While pondering my computer keyboard the other day, it dawned upon me that all the Ctrl key combinations for all the alphabet keys are nearly fully taken by commonly-used commands. Is it true? Why not find out!
Here are the Ctrl keys from A to Z for most programs, as best as I can recall them from memory:
Ctrl+A, the Select All command
Ctrl+B, make text Bold
Ctrl+C, Copy selected text or graphics
Ctrl+D, not commonly used by summons the Font dialog box in a few applications, such as Microsoft Word
Ctrl+E, not commonly used, but performs full text justification in Microsoft Word
Ctrl+F, Find command
Ctrl+G, Find again command in some applications; the Goto command in Microsoft Word
Ctrl+H, Search and Replace command
Ctrl+I, make text Italics
Ctrl+J, full text justification in Microsoft Word, otherwise not widely used
Ctrl+K, not used for anything really
Ctrl+L, not often used, though does full text justification in Microsoft Word
Ctrl+M, not often used, though does a one tab-stop indent for paragraphs in Microsoft Word
Ctrl+N, New document
Ctrl+O, Open file
Ctrl+Q, not often used
Ctrl+R, not often used, though sets right text justification in many programs
Ctrl+T, not often used; in Microsoft Word formats the paragraph to a hanging indent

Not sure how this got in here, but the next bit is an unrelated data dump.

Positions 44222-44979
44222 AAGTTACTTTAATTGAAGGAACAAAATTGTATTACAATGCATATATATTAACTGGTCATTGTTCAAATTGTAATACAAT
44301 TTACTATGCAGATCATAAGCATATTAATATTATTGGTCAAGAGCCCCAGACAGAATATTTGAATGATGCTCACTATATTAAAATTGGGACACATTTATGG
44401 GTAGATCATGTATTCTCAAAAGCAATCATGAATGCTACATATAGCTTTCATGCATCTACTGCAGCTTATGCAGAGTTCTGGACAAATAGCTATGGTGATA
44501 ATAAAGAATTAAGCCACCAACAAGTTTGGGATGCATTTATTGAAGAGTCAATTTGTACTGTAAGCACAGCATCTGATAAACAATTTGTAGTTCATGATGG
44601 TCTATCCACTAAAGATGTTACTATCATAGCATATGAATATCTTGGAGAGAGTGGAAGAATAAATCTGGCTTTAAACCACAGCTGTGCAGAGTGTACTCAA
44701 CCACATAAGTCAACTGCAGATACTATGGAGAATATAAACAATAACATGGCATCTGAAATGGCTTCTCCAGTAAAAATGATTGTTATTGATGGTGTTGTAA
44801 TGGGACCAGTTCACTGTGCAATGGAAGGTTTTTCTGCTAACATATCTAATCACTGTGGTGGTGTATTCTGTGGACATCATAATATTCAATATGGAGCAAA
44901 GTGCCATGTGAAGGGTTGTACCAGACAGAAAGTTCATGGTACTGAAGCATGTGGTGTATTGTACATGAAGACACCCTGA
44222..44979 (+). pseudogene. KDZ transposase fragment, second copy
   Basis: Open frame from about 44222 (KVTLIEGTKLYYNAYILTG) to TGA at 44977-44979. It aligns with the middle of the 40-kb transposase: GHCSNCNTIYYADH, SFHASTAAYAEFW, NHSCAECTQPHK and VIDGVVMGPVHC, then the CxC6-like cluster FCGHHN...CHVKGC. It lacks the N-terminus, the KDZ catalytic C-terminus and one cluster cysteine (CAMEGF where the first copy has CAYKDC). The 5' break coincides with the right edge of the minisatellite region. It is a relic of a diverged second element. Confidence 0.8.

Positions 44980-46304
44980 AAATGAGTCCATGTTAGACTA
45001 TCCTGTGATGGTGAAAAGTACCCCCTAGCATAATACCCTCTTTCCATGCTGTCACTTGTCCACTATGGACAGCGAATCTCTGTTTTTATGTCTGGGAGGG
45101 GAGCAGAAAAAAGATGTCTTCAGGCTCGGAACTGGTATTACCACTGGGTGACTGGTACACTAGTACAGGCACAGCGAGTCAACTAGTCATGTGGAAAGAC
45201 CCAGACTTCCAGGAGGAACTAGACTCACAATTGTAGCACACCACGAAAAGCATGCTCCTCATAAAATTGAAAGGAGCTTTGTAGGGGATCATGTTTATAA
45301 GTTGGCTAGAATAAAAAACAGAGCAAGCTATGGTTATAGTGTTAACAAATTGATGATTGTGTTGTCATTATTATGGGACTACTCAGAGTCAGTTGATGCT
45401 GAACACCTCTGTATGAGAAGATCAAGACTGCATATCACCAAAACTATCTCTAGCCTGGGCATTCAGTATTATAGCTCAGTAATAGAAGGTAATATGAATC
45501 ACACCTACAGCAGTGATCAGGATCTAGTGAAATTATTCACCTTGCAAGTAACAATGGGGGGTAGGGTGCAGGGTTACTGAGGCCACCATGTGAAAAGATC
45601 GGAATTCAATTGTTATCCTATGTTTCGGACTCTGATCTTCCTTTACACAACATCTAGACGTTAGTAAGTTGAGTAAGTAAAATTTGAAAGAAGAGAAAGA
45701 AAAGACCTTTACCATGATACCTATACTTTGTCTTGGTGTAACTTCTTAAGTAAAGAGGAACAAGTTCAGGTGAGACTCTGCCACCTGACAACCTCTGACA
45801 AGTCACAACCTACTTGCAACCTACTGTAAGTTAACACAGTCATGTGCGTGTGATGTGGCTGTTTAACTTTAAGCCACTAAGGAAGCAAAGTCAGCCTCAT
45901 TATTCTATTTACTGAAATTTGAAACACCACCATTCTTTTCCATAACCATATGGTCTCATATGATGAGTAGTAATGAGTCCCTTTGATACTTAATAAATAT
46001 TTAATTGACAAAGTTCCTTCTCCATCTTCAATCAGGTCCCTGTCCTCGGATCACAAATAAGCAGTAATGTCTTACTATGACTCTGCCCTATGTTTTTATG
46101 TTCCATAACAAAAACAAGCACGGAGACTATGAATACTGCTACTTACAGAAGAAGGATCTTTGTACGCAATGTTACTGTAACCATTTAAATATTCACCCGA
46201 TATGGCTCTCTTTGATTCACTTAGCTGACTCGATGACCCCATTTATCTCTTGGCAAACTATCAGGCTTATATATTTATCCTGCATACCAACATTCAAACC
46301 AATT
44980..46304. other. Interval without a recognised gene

Ctrl+U, Underline text
Ctrl+V, Paste text or graphics
Ctrl+W, Close window command
Ctrl+X, Cut selected text or graphics
Ctrl+Y, Redo command in most applications
Apparently the dog keys are D, E, J, K, L, M, Q, R, and T. I’m sure that some programs make use of them, but that command assignment isn’t really consistent between applications.
Of course, I’m not implying that every dang doodle key on the keyboard must have a specific command equivalent. It’s nice that of the 26 alphabet keys on the keyboard there are some 17 that have pretty consistent assignments. That makes using a computer easier because it doesn’t take that long to learn a new program.
Anyone else recall the old days, back in the 1980s where each program used its own unique key combination for everything? Microsoft Word once used Esc, F, T, S to save, WordPerfect used F10, each program had its own combination. So, it’s nifty to take whatever consistency we can get.